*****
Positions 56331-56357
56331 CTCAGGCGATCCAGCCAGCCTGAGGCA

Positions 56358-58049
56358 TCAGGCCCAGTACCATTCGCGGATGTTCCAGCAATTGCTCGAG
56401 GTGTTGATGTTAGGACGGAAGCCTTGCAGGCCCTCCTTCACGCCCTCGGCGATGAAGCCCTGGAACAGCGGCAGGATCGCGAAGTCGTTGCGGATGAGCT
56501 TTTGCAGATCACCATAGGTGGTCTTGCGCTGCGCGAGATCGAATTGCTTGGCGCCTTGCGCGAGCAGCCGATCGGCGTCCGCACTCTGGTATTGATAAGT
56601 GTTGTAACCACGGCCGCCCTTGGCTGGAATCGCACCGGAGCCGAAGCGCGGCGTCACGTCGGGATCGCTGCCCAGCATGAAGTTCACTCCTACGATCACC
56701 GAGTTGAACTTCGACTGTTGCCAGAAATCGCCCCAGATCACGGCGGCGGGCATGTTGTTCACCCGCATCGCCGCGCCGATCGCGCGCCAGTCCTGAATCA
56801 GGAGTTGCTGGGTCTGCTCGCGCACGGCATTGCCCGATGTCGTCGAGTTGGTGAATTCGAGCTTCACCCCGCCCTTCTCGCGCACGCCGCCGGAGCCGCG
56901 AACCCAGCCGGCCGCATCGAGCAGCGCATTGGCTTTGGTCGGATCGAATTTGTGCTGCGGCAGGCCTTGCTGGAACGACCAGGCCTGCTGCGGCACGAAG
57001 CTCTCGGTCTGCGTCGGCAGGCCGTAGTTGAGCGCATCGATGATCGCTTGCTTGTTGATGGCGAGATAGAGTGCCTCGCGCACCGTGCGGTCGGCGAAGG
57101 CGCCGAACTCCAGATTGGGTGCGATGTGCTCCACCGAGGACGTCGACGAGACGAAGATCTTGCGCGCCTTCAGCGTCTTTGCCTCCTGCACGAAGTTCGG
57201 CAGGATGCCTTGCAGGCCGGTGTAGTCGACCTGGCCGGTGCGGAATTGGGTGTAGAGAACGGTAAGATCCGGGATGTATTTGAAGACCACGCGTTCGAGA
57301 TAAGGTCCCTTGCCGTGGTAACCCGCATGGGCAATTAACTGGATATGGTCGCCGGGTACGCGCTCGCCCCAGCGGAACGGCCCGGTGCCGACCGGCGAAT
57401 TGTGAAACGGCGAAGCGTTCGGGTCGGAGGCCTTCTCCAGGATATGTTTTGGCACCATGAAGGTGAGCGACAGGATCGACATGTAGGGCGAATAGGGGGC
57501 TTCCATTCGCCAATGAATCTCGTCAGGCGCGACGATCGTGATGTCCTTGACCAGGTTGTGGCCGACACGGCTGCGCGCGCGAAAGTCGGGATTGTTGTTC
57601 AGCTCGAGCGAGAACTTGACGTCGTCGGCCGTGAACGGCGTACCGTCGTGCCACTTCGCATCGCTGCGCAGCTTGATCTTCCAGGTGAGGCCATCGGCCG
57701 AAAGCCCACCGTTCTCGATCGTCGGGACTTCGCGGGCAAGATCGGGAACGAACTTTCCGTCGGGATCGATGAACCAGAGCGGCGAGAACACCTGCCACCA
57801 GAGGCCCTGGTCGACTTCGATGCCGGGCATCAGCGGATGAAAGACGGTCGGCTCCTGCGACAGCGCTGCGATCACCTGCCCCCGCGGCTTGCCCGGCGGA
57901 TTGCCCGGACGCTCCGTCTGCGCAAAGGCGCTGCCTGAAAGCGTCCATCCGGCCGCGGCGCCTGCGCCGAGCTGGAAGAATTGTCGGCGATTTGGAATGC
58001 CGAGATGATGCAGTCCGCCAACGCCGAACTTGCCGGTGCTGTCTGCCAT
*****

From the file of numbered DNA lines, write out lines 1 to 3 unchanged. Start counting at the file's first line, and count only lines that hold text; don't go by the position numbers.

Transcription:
Positions 56331-56357
56331 CTCAGGCGATCCAGCCAGCCTGAGGCA

Positions 56358-58049